I would need help for a complete and detailed demonstration of this theorem if it is possible. I found several handouts on the net but I wondered if there was a demonstration not too long and complicated.

Theorem: Let $D\subseteq \mathbb R^3$ a non-empty open and $\overline F:D\rightarrow \mathbb R^3$ a vector field of class $\mathcal C^1$ with $\overline F=(F_x,F_y, F_z)=f(r)\widehat{\bf r}$ where:

$$F_x=f(r) \frac xr, \quad etc.$$

If $D$ is a domain simply connected - the differential form is therefore exact - and for every $\overline r=(x,y,z)\in D$ are valid the symmetry conditions

\begin{equation} \frac{\partial F_x}{\partial y}=\frac{\partial F_y}{\partial x}, \quad \frac{\partial F_x}{\partial z}=\frac{\partial F_z}{\partial x}, \quad \frac{\partial F_y}{\partial z}=\frac{\partial F_z}{\partial y} \end{equation}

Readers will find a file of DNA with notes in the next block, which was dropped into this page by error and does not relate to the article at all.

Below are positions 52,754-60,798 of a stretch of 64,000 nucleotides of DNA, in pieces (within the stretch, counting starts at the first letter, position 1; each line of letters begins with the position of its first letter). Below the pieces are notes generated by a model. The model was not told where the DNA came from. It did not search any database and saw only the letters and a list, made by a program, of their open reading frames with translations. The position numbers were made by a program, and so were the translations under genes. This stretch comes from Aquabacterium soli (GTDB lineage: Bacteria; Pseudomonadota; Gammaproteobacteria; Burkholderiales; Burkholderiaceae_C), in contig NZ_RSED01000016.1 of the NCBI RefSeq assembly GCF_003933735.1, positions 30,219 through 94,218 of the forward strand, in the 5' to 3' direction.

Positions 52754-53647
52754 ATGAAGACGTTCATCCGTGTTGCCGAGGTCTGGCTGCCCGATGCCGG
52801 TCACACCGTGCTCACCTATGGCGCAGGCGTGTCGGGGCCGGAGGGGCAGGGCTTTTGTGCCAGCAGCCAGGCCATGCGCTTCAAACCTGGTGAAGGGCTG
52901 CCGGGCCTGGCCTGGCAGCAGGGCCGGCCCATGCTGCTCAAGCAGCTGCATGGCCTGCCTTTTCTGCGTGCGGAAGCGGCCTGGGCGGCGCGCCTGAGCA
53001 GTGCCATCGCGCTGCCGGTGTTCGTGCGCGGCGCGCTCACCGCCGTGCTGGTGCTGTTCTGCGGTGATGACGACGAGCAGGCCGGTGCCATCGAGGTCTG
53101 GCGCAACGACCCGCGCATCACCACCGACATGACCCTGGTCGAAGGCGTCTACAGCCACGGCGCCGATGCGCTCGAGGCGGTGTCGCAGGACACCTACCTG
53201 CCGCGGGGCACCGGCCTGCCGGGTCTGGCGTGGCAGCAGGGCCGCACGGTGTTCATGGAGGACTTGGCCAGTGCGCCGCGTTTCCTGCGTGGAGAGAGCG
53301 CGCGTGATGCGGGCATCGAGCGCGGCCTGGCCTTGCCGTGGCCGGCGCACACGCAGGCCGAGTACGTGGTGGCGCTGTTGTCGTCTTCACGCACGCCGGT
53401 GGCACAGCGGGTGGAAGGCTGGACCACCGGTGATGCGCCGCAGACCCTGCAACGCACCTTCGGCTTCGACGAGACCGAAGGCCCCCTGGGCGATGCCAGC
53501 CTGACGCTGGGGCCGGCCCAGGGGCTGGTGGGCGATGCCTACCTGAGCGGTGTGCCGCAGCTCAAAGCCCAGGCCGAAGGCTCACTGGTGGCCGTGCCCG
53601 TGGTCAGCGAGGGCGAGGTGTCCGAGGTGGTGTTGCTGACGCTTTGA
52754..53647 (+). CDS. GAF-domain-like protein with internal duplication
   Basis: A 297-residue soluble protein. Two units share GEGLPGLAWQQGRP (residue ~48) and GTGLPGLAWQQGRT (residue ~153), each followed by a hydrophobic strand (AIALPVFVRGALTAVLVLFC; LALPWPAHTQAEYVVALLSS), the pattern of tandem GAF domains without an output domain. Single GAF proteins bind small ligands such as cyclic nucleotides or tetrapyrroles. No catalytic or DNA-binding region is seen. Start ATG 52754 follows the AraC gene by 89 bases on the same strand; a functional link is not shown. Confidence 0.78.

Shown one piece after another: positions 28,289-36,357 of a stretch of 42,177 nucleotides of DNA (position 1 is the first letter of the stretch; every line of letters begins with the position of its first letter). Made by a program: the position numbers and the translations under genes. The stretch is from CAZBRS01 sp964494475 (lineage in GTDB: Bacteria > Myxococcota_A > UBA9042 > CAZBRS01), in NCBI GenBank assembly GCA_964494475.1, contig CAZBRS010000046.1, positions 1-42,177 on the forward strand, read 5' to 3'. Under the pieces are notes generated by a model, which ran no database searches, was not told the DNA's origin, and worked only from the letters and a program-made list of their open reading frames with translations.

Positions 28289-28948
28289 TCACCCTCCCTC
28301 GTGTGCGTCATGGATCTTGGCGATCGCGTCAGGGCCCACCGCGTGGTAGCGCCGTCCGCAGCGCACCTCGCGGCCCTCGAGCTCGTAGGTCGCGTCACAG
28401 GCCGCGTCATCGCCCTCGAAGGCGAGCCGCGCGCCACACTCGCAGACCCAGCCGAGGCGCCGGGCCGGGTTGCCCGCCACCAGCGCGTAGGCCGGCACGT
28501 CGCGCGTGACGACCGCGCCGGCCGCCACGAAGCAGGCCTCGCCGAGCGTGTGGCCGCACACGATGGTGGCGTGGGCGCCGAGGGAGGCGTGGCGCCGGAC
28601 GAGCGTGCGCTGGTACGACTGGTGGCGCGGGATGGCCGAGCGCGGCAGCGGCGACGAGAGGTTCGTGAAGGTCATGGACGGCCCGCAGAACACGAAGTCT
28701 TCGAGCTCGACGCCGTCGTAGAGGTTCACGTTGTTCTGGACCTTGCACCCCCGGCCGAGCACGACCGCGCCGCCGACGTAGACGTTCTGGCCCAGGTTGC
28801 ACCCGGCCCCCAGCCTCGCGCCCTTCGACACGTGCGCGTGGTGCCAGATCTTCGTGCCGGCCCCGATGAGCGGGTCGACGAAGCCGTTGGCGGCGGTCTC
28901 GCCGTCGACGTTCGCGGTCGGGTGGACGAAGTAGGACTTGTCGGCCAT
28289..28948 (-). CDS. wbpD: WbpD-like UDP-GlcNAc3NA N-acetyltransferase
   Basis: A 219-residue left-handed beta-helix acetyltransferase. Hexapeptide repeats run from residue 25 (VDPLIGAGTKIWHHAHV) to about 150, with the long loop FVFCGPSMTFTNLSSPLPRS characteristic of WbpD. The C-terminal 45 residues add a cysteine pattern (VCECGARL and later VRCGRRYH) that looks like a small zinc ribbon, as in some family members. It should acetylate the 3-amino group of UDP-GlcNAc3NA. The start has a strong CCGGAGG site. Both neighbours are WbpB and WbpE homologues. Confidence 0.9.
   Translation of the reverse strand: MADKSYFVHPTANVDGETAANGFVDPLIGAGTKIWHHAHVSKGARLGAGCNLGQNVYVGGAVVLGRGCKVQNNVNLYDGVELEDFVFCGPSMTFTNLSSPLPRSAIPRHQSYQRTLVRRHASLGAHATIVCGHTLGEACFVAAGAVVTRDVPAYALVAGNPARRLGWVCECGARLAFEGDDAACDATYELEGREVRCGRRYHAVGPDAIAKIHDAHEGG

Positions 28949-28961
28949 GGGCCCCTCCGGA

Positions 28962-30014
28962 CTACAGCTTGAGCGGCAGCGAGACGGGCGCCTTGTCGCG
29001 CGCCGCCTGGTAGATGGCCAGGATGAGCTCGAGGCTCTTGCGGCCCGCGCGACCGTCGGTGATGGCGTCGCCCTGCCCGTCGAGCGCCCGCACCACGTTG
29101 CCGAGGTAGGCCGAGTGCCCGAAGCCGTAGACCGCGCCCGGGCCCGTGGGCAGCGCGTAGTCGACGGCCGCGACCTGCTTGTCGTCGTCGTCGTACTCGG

hence the vectorial function $\overline F$ is conservative. In addition $\overline \nabla \times F=0$, $\forall\,\, \overline r\ne 0$.

  • Isn't the mathematics section of SE a better place to ask this pure mathematics question? – DanielC Dec 8 at 23:50
  • @DanielC With so much honesty, I didn't get along so well. Free offenses of all kinds, and afterwards I was wiped out of the community of mathematicians. I feel great among LaTeX users and here. – Sebastiano Dec 8 at 23:57

Your Answer

By clicking "Post Your Answer", you acknowledge that you have read our updated terms of service, privacy policy and cookie policy, and that your continued use of the website is subject to these policies.

Browse other questions tagged or ask your own question.